hasokeric
9/18/2016 - 12:31 AM

Erik Johnson From Epicor on BO and WCF

Erik Johnson From Epicor on BO and WCF


The service contract (Erp.Contracts.BO.OrderAlloc) passes a plain old class object (POCO) which Epicor derives from our own Tableset base class. We did this because it is faster to serialize these objects and there is better interoperability across platforms than with Datasets. Tablesets are just lists of lists of objects that make up the same content as a Dataset. But instead of calling Dataset methods to query or sort the data, you can use Linq to C#, which opens up a lot of other options for reuse.

All that said, our client application still data binds to Dataset fields. So the “Impl” classes (Erp.Proxy.BO.OrderAllocImpl) convert the Tableset representation to a Dataset. Both assemblies require a reference to Epicor.ServiceModel. The Impl classes have some helpers for communications (like retries) and security. The Contract classes are a little closer to the metal and use some Windows Communications Foundation libraries to execute. Here a console app example of using both…

static void TestUsingPartImpl()
{
	var wcfBinding = NetTcp.UsernameWindowsChannel();
	var appServer = new Uri("net.tcp://localhost/epicor10/erp/bo/part.svc");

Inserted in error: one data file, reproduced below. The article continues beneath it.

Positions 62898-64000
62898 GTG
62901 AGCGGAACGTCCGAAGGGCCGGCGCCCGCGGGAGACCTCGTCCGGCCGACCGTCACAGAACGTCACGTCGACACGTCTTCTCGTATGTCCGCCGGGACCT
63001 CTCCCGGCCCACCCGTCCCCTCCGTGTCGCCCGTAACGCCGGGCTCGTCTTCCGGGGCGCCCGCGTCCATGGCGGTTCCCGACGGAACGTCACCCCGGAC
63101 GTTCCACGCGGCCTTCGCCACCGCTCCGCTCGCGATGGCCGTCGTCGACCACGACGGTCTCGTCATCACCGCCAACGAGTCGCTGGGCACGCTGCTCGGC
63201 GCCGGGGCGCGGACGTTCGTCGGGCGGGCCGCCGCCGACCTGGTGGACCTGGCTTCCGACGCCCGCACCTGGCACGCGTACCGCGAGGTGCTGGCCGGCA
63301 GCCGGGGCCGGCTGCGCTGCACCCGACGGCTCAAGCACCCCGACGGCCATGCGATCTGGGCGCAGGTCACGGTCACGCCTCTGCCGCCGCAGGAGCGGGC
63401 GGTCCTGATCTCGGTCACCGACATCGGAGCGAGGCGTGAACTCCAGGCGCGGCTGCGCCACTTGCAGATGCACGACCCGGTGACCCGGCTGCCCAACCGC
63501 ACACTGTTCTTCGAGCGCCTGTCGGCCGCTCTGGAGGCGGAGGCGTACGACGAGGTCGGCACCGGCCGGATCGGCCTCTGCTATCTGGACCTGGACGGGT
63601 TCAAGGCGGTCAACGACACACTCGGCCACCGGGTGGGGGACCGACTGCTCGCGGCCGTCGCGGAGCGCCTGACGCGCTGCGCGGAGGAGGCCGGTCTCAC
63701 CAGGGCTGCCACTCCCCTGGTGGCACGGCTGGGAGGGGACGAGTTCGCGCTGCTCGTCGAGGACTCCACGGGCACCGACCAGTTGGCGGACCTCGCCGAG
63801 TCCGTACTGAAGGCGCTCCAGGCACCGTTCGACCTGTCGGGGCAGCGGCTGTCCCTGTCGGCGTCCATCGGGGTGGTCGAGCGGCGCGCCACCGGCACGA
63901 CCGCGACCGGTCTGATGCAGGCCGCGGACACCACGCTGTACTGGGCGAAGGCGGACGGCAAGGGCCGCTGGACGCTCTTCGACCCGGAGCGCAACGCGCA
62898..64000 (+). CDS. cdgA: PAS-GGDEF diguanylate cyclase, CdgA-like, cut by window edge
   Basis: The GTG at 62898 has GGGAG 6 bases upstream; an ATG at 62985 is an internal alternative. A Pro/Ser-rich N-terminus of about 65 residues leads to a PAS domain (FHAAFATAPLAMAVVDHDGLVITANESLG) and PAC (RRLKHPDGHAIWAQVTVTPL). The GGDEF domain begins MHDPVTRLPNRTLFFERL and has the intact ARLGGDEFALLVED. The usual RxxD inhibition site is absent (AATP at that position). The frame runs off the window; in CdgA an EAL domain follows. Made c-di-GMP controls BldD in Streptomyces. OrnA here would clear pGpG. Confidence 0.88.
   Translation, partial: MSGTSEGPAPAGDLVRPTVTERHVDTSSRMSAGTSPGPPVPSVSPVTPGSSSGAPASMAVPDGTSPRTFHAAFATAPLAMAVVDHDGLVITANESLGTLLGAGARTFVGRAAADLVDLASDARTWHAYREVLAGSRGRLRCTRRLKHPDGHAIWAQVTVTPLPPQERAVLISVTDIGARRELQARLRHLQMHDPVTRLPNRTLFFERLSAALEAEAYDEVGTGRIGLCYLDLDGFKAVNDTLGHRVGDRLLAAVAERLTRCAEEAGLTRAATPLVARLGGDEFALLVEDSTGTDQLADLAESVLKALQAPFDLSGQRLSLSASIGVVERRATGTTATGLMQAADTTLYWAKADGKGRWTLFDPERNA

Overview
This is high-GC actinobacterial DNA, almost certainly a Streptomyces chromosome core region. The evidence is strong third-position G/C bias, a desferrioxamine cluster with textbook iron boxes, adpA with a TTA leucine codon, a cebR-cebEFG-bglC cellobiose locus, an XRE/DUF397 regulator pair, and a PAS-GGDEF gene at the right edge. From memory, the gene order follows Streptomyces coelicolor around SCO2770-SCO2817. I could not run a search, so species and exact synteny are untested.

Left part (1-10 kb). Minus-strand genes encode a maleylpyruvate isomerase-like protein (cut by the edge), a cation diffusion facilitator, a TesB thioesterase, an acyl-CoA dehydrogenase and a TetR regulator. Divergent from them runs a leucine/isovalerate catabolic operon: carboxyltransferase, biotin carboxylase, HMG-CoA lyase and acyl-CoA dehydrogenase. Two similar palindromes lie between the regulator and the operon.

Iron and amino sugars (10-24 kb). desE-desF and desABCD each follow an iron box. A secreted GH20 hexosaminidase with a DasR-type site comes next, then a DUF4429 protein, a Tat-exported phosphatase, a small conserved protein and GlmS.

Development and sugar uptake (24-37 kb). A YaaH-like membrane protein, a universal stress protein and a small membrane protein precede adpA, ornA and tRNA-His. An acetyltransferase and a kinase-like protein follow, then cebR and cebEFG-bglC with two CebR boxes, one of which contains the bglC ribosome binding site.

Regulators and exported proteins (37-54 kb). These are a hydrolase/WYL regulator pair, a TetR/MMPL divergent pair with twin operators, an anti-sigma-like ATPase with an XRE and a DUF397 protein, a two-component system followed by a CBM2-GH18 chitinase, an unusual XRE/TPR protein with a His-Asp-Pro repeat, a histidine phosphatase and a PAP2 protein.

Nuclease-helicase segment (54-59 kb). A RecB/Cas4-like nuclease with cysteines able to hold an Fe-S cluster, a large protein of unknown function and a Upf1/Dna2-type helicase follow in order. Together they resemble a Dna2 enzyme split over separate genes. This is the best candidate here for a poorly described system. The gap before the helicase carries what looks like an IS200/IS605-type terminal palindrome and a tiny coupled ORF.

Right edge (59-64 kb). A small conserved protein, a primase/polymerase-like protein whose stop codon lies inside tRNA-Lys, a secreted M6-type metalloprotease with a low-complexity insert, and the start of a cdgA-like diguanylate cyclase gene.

using (var partClient = new PartImpl(wcfBinding, appServer))
	{
		partClient.ClientCredentials.UserName.UserName = "Manager";
		partClient.ClientCredentials.UserName.Password = "Epicor123";
		bool morePages;
		var myPartDataset = partClient.GetList("", 10, 1, out morePages);
		foreach (var partRec in myPartDataset.PartList.Rows.Cast<PartListDataSet.PartListRow>())
		{
			Console.WriteLine(partRec.PartNum);
		}
		partClient.Close();
	}
}

static void TestUsingPartContract()
{
	var wcfBinding = NetTcp.UsernameWindowsChannel();
	var appServer = new Uri("net.tcp://localhost/epicor10/erp/bo/part.svc");
	using (ChannelFactory<PartSvcContract> cf = new ChannelFactory<PartSvcContract>(wcfBinding))
	{
		cf.Credentials.UserName.UserName = "Manager";
		cf.Credentials.UserName.Password = "Epicor123";

		var partClient = cf.CreateChannel(new EndpointAddress(appServer));
		bool morePages;
		var myPartTableset = partClient.GetList("", 10, 1, out morePages);

		foreach (var partRec in myPartTableset.PartList)
		{
			Console.WriteLine(partRec.PartNum);
		}
		cf.Close();
	}
}

Both approaches can be used in a BPM directive – it’s really a choice of which programming approach you want – basic object graphs or Datasets. Both approaches send the call through the network stack and into the server just like a call coming from a client app. Each call will have to authenticate/authorize the call, which adds some overhead.

There is apparently a better way using an internal Epicor class called the ServiceRenderer<T> where T is (I think) the actual service type (e.g. Erp.Services.BO.OrderAlloc). Using this would bypass the network stack and much of the setup/teardown code that happens when a call comes into the system. But I need some confirmation from R&D that this is actually an option and that it can work. I’m working with someone on the question, but he is on the road today. Hopefully we can get some better advice out by early next week.

-Erik